‘This Time is Different’ – Reinhart & Rogoff:   If I include Kindleberger’s book, I have to include this tome. A little tougher to get through, it reads like an academic paper, but I actually thinks it’s the most important finance book you could ever read. Packed full of data and charts, and an amazingly apt workbook for the current European sovereign debt crisis. When the markets are doing really well (remember that?!), and you’re feeling a rush of blood to the head, just take a deep breath and read one of these books again for a little perspective.

‘How Ireland Really Went Bust’ – Matt Cooper:   I’m generally trying to avoid the rash of Irish financial crisis books – Jesus, there really are some terrible hack jobs out there now… But I was so gobsmacked my father had bought ‘Who Really Runs Ireland’, that I had to read it and was pretty impressed with the depth of Cooper’s writing. I look forward to some choice anecdotes and quotes also!

‘Breakfast with Anglo’ – Simon Kelly:   But how can I resist a title like this?! I flipped through this at the airport recently – probably a little self-serving, but it actually delves into the nuts and bolts of some classic Celtic tiger property deals (and the associated banking lunacy).

‘When Money Dies’ – Adam Fergusson:   A topical analysis of the current crisis in the EU (and to come in the US)..! Ahem, sorry, this is actually a v old book that was brought back into print within the last year. One reason, I guess, is that the publisher noticed second-hand copies were trading at exorbitant prices as word quietly spread among economists/hedge funders about the merits of this book. Perhaps Seth Klarman could similarly take pity on the many poor investors out there who pay $1,000+ for a copy of his classic ‘Margin of Safety’! They can’t be true value investors, though…I’m not providing a link, but there’s a good pdf of the book out there on the web if you search around. Fergusson’s book is a pretty horrific account of the hyper-inflationary spiral in Weimar Germany, brought on by deficit spending and the wholesale printing of money. Sound familiar? A little bit of an extreme example, but v valuable historical and economic lessons to be gained from this book. Dipping in, I was fascinated to see the central bankers were v proud of their efficiency…in actually printing money – talk about missing the forest for the trees! I previously mentioned another book, ‘Paper Money’ by Adam Smith. If you can get your hands on a second hand copy, I thoroughly recommend it also. Despite being written 30 years ago, the content is still eerily appropriate today.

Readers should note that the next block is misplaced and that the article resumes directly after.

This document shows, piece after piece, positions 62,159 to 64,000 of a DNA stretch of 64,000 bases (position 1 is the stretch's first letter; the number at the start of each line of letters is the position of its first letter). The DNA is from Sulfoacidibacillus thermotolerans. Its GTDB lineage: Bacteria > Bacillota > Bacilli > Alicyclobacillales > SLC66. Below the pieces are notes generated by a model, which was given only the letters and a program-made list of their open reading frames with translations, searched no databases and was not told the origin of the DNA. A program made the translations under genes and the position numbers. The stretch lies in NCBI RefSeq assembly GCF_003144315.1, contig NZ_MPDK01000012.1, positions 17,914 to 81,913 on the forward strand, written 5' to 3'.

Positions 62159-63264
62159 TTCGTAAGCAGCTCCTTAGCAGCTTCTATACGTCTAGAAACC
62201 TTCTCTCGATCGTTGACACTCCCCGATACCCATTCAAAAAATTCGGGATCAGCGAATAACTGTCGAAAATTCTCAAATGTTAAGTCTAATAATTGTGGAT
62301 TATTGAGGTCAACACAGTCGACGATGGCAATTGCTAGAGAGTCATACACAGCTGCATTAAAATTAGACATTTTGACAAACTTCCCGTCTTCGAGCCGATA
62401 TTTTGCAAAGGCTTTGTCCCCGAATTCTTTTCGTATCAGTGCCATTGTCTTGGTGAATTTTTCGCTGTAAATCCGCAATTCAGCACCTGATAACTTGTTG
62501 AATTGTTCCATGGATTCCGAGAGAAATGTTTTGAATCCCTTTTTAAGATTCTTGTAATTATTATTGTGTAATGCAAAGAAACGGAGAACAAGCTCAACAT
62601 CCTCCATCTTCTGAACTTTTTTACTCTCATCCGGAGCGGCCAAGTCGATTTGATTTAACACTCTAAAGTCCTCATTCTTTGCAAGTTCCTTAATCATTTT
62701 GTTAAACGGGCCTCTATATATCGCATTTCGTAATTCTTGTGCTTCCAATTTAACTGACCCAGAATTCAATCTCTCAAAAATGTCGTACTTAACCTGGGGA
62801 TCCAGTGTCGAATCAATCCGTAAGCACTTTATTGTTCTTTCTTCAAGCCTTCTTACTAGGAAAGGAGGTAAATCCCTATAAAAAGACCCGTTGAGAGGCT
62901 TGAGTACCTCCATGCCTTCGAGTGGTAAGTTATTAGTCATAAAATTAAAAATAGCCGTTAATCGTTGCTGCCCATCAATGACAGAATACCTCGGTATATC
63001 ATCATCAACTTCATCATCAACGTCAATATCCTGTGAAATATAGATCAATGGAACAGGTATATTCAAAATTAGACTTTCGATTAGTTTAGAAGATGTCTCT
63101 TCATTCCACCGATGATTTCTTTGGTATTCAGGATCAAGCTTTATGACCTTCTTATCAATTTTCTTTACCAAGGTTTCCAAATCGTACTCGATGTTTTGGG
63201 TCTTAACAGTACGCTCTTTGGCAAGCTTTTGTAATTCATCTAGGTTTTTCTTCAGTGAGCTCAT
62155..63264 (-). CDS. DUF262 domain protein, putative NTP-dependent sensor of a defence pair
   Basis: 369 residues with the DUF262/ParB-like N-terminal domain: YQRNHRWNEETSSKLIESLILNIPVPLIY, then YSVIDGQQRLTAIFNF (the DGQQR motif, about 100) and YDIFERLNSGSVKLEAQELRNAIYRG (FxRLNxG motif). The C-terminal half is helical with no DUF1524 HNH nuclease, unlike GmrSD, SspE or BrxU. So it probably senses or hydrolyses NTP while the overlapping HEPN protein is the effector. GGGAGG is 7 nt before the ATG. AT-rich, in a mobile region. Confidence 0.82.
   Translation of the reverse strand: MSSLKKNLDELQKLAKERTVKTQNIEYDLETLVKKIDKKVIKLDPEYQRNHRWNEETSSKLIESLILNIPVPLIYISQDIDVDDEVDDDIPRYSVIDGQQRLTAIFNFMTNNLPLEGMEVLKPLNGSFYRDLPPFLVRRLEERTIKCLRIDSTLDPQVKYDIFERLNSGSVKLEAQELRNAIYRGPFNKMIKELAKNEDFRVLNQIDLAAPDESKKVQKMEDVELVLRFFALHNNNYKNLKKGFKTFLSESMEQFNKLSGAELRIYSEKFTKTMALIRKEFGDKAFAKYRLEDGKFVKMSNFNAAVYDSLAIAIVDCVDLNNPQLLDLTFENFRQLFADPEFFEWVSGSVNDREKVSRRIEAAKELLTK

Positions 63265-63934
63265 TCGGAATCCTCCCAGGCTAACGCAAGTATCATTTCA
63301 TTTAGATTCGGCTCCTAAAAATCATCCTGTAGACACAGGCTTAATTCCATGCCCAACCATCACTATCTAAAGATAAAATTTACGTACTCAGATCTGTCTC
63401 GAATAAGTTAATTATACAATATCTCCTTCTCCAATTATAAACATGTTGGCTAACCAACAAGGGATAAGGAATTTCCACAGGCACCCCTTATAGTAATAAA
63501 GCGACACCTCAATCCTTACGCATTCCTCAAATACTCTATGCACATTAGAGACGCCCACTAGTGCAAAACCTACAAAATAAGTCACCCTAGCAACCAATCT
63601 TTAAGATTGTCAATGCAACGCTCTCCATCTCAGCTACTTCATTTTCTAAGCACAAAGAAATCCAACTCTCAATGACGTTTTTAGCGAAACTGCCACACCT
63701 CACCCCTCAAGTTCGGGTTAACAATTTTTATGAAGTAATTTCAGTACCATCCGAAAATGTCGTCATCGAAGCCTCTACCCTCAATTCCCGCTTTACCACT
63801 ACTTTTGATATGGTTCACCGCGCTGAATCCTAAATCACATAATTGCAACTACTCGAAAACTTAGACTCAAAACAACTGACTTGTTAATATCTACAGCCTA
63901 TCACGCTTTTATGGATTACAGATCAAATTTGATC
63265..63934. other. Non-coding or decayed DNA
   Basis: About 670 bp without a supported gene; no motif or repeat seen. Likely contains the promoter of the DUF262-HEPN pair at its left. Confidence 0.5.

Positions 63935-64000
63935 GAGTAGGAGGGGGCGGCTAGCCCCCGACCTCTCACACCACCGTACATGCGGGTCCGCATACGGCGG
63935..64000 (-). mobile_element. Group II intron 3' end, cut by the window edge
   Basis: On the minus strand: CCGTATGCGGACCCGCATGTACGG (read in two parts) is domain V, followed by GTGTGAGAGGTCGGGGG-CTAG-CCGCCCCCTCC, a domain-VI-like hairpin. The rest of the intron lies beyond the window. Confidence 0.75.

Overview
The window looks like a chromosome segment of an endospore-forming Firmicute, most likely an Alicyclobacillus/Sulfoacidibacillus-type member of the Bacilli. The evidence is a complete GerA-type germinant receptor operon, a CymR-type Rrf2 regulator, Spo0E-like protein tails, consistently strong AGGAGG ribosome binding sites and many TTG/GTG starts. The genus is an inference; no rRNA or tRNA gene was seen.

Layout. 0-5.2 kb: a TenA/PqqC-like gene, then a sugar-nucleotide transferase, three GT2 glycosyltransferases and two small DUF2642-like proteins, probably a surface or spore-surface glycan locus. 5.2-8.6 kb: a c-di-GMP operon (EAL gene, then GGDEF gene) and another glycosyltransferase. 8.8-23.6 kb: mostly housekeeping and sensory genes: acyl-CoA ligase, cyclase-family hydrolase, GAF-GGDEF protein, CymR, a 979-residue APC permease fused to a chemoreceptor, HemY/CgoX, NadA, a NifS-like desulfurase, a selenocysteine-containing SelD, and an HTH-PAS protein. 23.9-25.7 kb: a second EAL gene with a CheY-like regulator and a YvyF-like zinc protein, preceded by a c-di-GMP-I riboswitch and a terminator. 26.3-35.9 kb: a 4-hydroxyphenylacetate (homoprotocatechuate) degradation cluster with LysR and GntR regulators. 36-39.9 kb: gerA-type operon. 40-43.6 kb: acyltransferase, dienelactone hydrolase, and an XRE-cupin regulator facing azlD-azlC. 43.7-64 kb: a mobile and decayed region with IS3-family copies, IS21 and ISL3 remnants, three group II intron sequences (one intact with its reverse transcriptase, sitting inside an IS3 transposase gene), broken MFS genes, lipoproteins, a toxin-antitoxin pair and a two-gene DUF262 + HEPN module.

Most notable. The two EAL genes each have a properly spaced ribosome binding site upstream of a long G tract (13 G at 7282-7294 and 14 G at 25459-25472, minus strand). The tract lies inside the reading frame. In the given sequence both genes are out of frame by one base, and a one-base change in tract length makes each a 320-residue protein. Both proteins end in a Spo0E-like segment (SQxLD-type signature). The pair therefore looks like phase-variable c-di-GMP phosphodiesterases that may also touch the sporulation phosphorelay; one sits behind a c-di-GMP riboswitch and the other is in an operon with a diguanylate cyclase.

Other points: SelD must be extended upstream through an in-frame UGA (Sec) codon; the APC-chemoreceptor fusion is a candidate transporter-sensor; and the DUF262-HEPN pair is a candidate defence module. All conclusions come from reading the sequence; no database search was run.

‘More Money Than God’ – Sebastian Mallaby:  I’ve pretty much read all types of hedge fund books over the years, and when I saw this on the shelf I didn’t feel like it would offer anything new. Flicking through the book, I was actually v pleasantly surprised. The writing is detailed but flows v well, and Mallaby exhibits a pretty in-depth knowledge and understanding of the hedge fund world and its subjects. At the beginning of the book he paints a fascinating portrait of A.W. Jones, most of which I’ve never read before, and with his other subjects he offers plenty of fresh insights and anecdotes. I can highly recommend this book – if you haven’t read this type of book before, I think you’ll enjoy it even more than I have. In fact, I’d venture that this book would even be a great gift for any interested, but non-financial, person!